Why you should not be a Soldier, a College Student, or a Gang Member: The Crushing Weight of Collectivism

My daughter and nephew had some interesting discussions with me over the Memorial Day Weekend that I felt deserved sharing with my readers here at the OW. Their comments are the same that everyone thinks, but fail to identify and it starts with a simple question—why do I feel the crushing urge from society to squash my soul into some type of conformity, and why is that urge allowed to do so?

All during the Memorial Day holiday we celebrate the soldier slain—who gave up their lives so that we could have freedom. We celebrate their collective sacrifice so that we might live. While traveling during this holiday it can’t be mistaken that many so-called motorcycle riders travel in packs down the highway riding in formation with a leader at point. Families gather and social peaking orders manifest into their hierarchy of established seniority. The middle-aged parents sacrifice to care for their elderly parents. The young parents sacrifice to care for their infant children and the youth are seeing their individualities being slowly destroyed and forced to yield to these forces of nature—the reality and maturity of adulthood where compromises are to be made in favor of the collective whole.

The soldier who cannot figure out what to do with their life joins the military to delay a hard decision and hopes to get opportunities in funding college later, because college is so expensive. When the young soldier steps off the bus and into basic training they are given a short hair cut and told to wear the uniform of The United States soldier. Their drill sergeant makes fun of their parents, their loves, and their individuality in an effort to push out individual desires in favor of service to others—into collectivism. The military makes a soldier out of the young person in basic training with a well established formula. The soldier is supposed to learn to follow orders without question.

The young student who gets wonderful grades in school and loves to make their parents happy goes to college and is urged to sacrifice their individuality in favor of a collective by selecting an occupation for life that serves society whether it be an architect, an engineer, an attorney, or a doctor. Their professors will over the course of four years impose the values of the collective upon those students. If a fraternity or sorority is involved, the student will yield much of their individuality to group brother and sisterhood through similar humiliations that destroy the sanctity of the individual as the soldier endures through basic training. Thus you see the source of 90% of society’s modern social problems where legions of lost adults parade about taking jobs that pay moderately well, but at a cost, the loss of their individuality and love of personal freedom. This is why most people in society follow the mandates of socialism even if privately they claim to abhor such collectivism. The motorcycle rider believes they are bastions of individuality as they travel in packs and dress in leather which is a look established by the collective will of “motorcycle riders.” The soldier is told thank you for your service, even though inside they won’t reveal that they ran in front of bullets on command from their superiors because they were more afraid of disobeying orders than of dying or being maimed. The soldier does not have the luxury to consider that their “orders” may actually come from some former dope smoker such as President Obama as he sits with his feet on a desk trying to sneak a cigarette hit behind Michelle’s back. Because the solider has been “trained” to do what they are told without question, and they are told this is honorable, even though inside there are moral dilemmas.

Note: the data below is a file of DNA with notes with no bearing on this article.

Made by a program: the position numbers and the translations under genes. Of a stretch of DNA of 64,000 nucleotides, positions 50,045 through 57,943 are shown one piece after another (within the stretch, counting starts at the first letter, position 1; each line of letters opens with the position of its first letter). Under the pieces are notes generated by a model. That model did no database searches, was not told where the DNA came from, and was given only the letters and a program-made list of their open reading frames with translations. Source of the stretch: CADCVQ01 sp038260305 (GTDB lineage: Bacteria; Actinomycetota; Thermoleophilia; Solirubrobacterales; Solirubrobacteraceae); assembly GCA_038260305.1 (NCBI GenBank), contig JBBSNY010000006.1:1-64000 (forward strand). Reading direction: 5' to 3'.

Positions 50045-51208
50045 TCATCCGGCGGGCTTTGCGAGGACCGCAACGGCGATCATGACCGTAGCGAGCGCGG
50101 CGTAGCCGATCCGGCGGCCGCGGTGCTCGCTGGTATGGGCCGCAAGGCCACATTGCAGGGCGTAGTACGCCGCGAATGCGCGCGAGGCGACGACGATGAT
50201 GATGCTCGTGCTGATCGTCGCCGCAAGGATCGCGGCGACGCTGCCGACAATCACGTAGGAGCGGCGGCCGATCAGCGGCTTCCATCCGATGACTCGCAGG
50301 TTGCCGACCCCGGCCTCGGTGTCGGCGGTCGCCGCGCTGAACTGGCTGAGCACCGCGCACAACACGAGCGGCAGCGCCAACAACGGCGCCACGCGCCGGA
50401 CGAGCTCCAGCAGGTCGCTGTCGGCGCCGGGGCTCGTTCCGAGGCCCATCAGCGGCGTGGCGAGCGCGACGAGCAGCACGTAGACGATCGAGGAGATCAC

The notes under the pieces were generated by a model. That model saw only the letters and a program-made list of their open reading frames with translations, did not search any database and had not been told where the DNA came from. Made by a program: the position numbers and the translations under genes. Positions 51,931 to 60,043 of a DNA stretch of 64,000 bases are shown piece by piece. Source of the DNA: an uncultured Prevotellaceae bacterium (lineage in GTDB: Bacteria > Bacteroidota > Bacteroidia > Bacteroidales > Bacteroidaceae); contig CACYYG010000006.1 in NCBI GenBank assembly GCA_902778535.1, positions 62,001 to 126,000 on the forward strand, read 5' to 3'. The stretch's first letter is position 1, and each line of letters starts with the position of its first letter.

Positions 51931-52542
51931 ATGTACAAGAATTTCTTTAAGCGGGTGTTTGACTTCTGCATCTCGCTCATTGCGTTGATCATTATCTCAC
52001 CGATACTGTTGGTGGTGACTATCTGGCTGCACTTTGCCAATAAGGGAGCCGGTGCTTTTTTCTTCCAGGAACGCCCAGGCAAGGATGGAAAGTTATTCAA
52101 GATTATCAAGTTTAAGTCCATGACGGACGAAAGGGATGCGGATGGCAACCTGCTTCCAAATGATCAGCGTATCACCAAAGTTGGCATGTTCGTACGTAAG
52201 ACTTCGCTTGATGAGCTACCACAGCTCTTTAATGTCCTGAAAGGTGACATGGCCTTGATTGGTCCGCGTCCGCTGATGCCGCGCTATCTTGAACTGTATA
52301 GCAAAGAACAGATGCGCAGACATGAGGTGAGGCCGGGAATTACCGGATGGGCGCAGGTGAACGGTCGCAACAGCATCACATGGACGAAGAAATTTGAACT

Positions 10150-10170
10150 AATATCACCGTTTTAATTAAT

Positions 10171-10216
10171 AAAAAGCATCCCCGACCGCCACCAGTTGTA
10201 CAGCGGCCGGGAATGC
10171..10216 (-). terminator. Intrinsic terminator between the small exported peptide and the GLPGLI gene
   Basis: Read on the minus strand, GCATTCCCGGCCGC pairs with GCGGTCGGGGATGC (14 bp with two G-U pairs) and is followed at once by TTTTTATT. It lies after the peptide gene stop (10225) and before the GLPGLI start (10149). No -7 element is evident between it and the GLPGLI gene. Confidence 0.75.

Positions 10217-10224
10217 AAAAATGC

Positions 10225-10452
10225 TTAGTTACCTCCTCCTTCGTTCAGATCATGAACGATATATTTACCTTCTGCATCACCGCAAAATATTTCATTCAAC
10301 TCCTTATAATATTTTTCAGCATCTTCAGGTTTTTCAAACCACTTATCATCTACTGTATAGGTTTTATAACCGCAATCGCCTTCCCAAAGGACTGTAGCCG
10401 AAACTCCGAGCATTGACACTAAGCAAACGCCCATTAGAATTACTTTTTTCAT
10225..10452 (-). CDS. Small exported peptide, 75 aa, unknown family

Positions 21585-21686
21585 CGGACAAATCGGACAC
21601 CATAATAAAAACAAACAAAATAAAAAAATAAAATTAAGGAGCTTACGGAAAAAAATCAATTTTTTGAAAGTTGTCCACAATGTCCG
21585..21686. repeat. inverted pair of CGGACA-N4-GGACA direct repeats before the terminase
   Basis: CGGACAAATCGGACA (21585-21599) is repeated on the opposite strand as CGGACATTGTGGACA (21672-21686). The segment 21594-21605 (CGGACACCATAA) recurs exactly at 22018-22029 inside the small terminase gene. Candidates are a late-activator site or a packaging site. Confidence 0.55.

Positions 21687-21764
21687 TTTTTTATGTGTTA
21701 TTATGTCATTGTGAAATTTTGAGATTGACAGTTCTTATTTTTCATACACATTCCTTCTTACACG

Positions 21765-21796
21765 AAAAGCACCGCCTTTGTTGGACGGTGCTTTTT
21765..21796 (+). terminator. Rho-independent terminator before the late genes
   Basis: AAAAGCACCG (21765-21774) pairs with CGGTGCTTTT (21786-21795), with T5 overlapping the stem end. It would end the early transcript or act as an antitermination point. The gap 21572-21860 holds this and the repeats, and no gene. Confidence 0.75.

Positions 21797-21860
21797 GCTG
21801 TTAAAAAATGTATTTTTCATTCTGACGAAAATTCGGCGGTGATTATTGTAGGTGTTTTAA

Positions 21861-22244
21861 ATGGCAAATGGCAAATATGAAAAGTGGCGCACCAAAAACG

Then there is the middle-aged college graduate who finds themselves drinking too much just to feel relief from crushing social weight. On one hand there are their elderly parents and the lifetime of serving their expectations. Then there are the expectations of their friends and neighbors. Then there are the expectations of their own children, and the desire to steer those children into a life of comfort so that they might have a better life than the middle-ager. As the middle-ager drinks and feels the tinge of numbness coming from the alcohol, they know that what they must do for their children is relieve that “crushing weight” that my daughter and nephew were specifically speaking to me about. So they attempt to guide their children into one of the paths mentioned, the soldier, the college student, or even the gang member. The young child is told to join a group and assimilate, and that process brings much pain to the child that causes a period of rebelliousness, body piercings, tattoos, malicious sex, tumultuous relationships and other catastrophic conditions as the individual yields to the crushing force of collectivism.